Friday 18 February 1916
Soldier dies in accident on way home
Pte James Dunwell
For the second week running the Shipley Times & Express’s coverage of the feats of local soldiers was greatly reduced for some reason, possibly to do with letters home, on which most of the coverage depended, being held up. The main piece to appear was the tragic story of a soldier who was on his way home from France. Pte James Dunwell had been with the Duke of Wellington’s Regt in France since the previous August. He was 29 years old and had recently recovered from gunshot wounds. Now he was on his way to his wife and three children, the youngest just 11 weeks old, at 6 Hargreaves Street, Shipley. Body But on the Saturday morning she was expecting him to arrive, his wife received a message from the Midland Railway authorities asking her to travel to Barrow Hill, near Chesterfield, to identify the body of a soldier who had been found dead on the line there. Pte Dunwell had been travelling on the night mail train from London,
occupying a seat in a corridor compartment. When the train reached Leeds, other soldiers who had been travelling on the same train reported that a soldier had mysteriously disappeared near Chesterfield. A search was put in place and the badly mutilated body was found. Pte Dunwell was identified by a note he was carrying telling his wife when he expected to arrive in Shipley. It appeared that, not being used to corridor compartments, Pte Dunwell had opened a wrong door and fallen out of the train.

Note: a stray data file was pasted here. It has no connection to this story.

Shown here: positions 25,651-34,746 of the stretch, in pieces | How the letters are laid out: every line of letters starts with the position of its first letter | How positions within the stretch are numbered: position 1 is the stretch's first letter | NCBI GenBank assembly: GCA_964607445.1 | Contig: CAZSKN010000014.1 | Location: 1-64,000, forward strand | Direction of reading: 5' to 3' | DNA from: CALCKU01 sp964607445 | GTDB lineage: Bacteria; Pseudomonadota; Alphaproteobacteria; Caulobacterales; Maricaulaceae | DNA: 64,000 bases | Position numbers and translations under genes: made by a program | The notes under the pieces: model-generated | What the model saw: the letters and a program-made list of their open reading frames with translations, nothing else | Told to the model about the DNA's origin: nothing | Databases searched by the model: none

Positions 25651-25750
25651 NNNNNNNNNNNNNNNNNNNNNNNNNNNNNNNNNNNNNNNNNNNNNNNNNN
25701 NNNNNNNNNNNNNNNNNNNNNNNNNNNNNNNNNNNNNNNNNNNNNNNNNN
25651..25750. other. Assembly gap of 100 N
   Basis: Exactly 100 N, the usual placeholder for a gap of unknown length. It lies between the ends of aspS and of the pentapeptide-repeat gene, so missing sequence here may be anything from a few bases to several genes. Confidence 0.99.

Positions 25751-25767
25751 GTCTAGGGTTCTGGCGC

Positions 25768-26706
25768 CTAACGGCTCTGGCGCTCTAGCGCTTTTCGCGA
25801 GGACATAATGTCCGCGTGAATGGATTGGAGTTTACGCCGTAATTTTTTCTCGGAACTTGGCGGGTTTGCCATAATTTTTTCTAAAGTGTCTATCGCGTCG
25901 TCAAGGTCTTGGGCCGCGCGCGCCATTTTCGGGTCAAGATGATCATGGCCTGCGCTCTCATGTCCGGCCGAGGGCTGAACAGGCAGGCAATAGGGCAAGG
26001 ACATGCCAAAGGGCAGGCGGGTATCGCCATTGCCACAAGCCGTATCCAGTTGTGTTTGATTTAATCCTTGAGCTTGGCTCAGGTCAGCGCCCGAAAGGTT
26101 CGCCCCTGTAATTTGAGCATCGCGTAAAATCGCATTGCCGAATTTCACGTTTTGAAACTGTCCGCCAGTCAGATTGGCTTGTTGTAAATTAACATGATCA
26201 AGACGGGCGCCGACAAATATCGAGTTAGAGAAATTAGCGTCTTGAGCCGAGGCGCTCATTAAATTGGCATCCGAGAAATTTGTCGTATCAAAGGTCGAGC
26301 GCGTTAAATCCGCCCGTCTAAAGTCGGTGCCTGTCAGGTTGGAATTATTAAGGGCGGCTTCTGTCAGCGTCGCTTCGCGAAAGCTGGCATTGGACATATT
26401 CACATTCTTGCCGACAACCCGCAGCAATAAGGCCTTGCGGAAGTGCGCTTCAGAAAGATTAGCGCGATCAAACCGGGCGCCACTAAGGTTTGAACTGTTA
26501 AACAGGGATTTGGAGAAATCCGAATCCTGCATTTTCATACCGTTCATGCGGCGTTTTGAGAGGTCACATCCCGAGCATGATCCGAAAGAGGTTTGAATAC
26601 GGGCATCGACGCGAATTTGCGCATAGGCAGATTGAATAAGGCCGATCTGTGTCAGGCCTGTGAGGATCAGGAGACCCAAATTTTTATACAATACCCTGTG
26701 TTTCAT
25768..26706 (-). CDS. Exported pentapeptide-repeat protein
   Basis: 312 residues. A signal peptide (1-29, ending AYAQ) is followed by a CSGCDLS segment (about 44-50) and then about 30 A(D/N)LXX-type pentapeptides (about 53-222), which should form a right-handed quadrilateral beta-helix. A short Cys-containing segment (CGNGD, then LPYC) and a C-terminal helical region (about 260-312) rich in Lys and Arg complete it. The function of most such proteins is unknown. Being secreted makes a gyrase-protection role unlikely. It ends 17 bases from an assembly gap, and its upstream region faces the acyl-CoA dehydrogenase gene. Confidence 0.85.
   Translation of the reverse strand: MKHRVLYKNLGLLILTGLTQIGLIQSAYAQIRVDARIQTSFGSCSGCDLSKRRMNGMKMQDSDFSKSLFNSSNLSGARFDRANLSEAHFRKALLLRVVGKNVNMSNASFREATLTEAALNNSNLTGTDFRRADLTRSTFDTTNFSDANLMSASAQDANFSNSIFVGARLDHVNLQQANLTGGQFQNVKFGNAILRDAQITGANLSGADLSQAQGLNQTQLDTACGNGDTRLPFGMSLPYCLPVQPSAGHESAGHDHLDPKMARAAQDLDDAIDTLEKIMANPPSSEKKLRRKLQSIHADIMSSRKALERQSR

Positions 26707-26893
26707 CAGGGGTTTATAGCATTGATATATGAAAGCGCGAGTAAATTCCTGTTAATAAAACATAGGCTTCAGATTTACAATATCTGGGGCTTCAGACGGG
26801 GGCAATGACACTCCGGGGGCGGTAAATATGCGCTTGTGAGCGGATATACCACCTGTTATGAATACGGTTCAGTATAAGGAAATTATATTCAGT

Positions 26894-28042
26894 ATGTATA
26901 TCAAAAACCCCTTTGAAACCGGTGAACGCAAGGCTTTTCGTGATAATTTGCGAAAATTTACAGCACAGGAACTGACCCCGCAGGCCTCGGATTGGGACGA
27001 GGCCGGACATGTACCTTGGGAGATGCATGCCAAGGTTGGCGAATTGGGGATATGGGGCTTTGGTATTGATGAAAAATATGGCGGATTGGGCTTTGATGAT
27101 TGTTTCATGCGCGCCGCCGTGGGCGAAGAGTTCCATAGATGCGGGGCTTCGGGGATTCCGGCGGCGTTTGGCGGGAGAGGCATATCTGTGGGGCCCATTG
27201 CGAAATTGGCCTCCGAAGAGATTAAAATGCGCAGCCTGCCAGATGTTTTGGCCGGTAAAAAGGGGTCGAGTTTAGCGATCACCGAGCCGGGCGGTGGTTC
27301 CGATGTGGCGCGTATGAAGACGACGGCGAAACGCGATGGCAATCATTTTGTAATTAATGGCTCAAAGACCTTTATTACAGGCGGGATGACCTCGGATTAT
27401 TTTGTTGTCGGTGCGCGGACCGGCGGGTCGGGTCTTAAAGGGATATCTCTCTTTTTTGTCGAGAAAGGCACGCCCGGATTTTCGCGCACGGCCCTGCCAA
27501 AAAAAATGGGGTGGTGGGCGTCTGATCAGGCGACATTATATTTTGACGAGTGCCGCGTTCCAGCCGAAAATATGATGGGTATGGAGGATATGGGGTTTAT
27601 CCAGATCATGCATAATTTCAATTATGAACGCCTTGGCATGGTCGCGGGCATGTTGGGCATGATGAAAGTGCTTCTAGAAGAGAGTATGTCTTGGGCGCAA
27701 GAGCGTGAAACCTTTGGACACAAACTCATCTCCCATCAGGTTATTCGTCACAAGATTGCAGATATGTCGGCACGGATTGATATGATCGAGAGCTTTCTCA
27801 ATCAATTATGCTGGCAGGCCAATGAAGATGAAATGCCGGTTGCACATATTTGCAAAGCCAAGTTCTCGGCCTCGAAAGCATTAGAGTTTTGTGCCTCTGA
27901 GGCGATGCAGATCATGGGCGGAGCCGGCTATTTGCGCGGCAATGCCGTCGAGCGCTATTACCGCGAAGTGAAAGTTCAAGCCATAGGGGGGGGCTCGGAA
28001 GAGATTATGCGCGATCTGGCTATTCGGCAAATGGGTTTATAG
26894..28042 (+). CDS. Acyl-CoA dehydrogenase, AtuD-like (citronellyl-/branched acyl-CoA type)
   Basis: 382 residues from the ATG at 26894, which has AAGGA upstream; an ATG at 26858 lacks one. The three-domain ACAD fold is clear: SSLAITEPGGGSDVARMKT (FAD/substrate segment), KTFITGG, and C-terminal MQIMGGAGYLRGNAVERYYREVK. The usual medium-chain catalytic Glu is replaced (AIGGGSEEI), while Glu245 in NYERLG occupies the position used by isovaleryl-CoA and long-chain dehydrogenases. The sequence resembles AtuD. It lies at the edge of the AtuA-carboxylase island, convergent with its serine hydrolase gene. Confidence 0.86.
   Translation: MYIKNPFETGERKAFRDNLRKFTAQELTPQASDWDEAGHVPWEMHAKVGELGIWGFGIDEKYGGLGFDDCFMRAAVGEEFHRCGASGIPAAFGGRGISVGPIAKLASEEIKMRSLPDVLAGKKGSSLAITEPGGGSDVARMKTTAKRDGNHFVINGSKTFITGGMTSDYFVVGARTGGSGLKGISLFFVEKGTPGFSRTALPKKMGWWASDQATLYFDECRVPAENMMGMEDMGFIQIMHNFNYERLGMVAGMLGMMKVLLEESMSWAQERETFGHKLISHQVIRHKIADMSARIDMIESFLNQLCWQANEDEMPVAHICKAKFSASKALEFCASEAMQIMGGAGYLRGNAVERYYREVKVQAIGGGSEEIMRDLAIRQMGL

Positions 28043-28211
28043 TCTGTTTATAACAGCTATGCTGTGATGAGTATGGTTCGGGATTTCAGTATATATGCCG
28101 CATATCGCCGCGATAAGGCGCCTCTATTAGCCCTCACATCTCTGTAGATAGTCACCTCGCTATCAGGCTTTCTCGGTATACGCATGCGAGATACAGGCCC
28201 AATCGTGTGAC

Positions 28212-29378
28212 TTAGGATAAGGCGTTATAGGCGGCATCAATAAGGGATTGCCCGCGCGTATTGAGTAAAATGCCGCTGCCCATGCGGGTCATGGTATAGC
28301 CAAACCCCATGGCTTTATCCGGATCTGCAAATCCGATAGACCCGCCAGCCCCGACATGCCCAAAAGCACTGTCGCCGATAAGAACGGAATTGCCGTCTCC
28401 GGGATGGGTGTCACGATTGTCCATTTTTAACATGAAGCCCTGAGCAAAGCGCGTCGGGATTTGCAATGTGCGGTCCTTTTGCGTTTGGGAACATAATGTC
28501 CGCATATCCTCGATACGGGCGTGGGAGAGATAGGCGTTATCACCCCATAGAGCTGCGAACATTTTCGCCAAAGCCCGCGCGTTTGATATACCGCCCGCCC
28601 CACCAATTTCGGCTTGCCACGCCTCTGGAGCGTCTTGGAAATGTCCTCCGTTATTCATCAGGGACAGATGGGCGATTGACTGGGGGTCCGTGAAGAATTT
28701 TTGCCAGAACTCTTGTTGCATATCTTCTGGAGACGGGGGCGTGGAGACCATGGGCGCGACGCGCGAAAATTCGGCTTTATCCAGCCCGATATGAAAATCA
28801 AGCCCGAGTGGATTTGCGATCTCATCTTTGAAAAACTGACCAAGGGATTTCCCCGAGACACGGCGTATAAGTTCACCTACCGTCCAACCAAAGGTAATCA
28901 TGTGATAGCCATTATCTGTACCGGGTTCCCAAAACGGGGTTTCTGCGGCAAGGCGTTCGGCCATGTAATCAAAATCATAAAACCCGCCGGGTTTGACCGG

The inquest was held on the Monday and recorded an open verdict. Two days later, Pte Dunwell was buried in Windhill Cemetery with full military honours. ‘In spite of the inclement weather a large crowd of people assembled to witness the departure of the cortege. ‘A company of the 3rd-2nd West Riding Brigade, Royal Field Artillery, under Lieut Hollingworth, attended and the coffin was borne on a gun carriage in charge of Sgt Cawood. Floral tributes ‘The band of the brigade played the “Dead March” as the cortege passed along the streets to the cemetery. ‘Two beautiful floral tributes were sent from the neighbours, along with others from the deceased’s wife, Aunt Emma and the employees at Fletcher’s Sauce Works. ‘A firing party in charge of Sgt Rainbow and Cpl Saunders fired the last volley over the grave. The “Last Post” was sounded by the trumpeters and as the officiating minster, Rev W Bowker, pronounced the benediction, the band played “O God our help in ages past.” ’
‘Officers and men of the Legion of Frontiersmen marching through the streets of Bradford on Lord Mayor’s Sunday this year, with Lieut Lanfear leading them. On his left is Capt Robinson, the Commanding Officer of the Legion in Yorkshire.’